Project data package
PKL-3 began in 2012 and investigated safety issues relevant for current PWR plants as well as for new PWR design concepts by means of transient tests under postulated accident scenarios and systematic parameter studies on thermal hydraulic phenomena.
The first category of tests addressed safety issues related to beyond design basis accident transients with significant core heat-up, i.e. station blackout scenarios or LOCAs in connection with the failure of safety systems. Without adequate accident management (AM) procedures, the postulated course of events would lead to a severe accident scenario with core damage. In the tests, the efficiency of very late initiated AM measures were established so that the safety margins could be explored. Both scenarios were connected with a perfomance assessment of the core exit temperature (CET) which is normally used as criterion for the initiation of AM measures involving emergency operating procedures and/or severe accident management measures.
With respect to current safety issues, events in cold shut down state (i.e. failure of residual heat removal (RHRS)) were also covered by the PKL-3 test phase. Findings from the the first two phases on thermal hydraulic phenomena (e.g. pressure evolution following failure of RHRS, boron dilution) were compared to the transients test conducted with an open RCS.
The second category of tests addressed some issues investigated in the previous PKL phases that could not be completed. Parameter variations from tests conducted in PKL-2 were implemented in PKL-3, either to provide an extension to already existing databases on cool down procedures under asymmetric natural circulation, or to determine the sensitivity of boron precipitation in the core following LB-LOCA for specific parameters. As with previous phases, complementary tests at ROCOM, PMK and PWR PACTEL facilities were also considered for phase three.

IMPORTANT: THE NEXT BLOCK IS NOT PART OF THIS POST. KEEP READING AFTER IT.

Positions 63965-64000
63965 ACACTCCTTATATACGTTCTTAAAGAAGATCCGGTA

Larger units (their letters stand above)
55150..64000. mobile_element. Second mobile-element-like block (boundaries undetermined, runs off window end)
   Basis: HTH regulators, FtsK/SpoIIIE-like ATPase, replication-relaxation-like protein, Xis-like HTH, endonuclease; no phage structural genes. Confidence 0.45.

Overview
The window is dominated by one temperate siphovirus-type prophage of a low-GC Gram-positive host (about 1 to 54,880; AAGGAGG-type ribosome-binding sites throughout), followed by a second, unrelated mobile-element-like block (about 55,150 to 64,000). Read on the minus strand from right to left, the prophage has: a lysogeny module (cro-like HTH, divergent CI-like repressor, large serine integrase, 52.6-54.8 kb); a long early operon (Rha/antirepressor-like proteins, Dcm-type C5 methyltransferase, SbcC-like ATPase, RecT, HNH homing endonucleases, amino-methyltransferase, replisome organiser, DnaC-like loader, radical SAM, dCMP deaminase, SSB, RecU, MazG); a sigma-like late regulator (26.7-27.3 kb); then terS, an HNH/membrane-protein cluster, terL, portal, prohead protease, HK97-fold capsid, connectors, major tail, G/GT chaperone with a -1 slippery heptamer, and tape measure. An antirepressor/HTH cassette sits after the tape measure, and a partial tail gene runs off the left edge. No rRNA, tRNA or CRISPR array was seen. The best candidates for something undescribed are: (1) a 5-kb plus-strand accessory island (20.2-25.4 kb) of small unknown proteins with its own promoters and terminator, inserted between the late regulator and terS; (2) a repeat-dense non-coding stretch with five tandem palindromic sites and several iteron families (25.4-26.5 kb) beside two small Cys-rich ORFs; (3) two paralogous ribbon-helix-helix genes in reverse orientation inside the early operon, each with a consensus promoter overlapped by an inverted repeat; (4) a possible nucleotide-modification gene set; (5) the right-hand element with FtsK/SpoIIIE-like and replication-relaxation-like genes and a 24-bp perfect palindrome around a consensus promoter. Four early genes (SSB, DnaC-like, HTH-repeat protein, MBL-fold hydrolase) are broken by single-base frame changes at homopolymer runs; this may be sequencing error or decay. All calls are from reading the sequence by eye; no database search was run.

In 2015, two meetings were held and final tests were completed. A counterpart test was performed to compare with a test conducted at the ROSA facility in Japan. The ATLAS Project also condidered reproducing a PKL-3 test for comparison.
With all tests completed, the operating agent, Framatome GmbH, conducted analysis of the results and produced the final report in 2016. Project participants and Framatome GmbH completed discussions on a follow-up phase to cover gaps in knowledge. There was a benchmark workshop with two PKL-3 benchmarks outcomes in collaboration with an ATLAS Project benchmark activity in Pisa on 13-16 April 2016.
Project data package
PKL-4 investigated safety issues relevant for current pressurised water reactor (PWR) plants as well as for new PWR design concepts and focuses on complex heat transfer mechanisms under two-phase flow, boron dilution and precipitation, and on cool-down procedures.
These issues were investigated by means of thermal-hydraulic experiments conducted at the PKL facility. In addition to the tests conducted at the PKL facility, additional tests were performed at the PMK facility and at the PWR-PACTEL facility. During the PKL4 phase, the PKL facility has been modified to include an EPR-like upper plenum design.
Phase four began in July 2016 and terminated in September 2020. It focused on parametric studies on thermal-hydraulic procedures for model development and validation of thermal-hydraulic system codes, and on experimental verification of cool-down procedures and operation modes for different incidents and accidents.
During the PKL-4 project phase, eight experiments – some with several test runs – were completed between June 2016 and September 2020 addressing:
PKL-1: Belgium, Czech Republic, Finland, France, Germany, Hungary, Italy, Japan, Korea, Spain, Sweden, Switzerland, United Kingdom, United States.
PKL-2: Belgium, Czech Republic, Finland, France, Germany, Hungary, Japan, Korea, Netherlands, Spain, Sweden, Switzerland, United Kingdom, United States.
PKL-3: Belgium, Czech Republic, Finland, France, Germany, Hungary, Italy, Japan, Korea, Spain, Sweden, Switzerland, United Kingdom, United States.
PKL-4: Belgium, China, Czech Republic, Finland, France, Germany, Hungary, Japan, Korea, Spain, Sweden, Switzerland, United States.
PKL-1: Jan 2004 to May 2007
PKL-2: April 2008 to Sept 2011
PKL-3: April 2012 to April 2016
PKL-4: July 2016 to September 2020
PKL-1: USD 3.6 million
PKL-2: EUR 3.9 million
PKL-3: EUR 4.58 million
PKL-4: EUR 4.78 million